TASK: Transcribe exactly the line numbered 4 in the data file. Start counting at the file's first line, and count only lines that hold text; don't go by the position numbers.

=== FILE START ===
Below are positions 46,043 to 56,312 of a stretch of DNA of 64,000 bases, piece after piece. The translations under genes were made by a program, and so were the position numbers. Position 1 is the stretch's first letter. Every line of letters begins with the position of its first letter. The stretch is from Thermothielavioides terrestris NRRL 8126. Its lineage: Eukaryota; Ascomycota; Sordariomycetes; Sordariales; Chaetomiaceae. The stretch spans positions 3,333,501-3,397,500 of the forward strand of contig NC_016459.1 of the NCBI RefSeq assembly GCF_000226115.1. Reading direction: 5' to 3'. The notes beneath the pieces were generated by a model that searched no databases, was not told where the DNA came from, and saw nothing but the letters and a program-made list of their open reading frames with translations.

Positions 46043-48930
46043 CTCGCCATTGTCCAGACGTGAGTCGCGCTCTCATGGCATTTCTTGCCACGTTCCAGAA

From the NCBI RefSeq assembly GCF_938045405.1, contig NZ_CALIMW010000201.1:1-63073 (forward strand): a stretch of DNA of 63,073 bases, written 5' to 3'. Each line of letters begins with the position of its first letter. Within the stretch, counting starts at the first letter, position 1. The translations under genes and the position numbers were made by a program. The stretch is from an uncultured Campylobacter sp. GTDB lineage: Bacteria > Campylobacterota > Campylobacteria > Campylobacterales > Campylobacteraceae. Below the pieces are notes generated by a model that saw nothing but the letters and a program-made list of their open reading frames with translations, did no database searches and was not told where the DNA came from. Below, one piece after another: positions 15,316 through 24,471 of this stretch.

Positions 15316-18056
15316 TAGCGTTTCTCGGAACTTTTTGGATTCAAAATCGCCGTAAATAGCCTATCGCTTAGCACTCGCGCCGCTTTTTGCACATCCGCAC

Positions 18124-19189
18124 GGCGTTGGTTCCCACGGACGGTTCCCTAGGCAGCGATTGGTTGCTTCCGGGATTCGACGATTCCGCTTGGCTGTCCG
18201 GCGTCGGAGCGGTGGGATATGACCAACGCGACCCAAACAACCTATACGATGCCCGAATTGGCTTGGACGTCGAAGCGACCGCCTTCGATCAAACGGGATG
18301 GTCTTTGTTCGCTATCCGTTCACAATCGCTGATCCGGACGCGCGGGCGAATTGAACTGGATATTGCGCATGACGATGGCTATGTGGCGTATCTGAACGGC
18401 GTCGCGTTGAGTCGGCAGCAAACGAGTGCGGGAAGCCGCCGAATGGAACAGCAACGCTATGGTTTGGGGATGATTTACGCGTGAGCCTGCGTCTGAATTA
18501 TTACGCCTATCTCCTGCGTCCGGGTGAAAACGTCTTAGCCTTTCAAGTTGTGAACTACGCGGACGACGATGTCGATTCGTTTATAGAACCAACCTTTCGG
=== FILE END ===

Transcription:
From the NCBI RefSeq assembly GCF_938045405.1, contig NZ_CALIMW010000201.1:1-63073 (forward strand): a stretch of DNA of 63,073 bases, written 5' to 3'. Each line of letters begins with the position of its first letter. Within the stretch, counting starts at the first letter, position 1. The translations under genes and the position numbers were made by a program. The stretch is from an uncultured Campylobacter sp. GTDB lineage: Bacteria > Campylobacterota > Campylobacteria > Campylobacterales > Campylobacteraceae. Below the pieces are notes generated by a model that saw nothing but the letters and a program-made list of their open reading frames with translations, did no database searches and was not told where the DNA came from. Below, one piece after another: positions 15,316 through 24,471 of this stretch.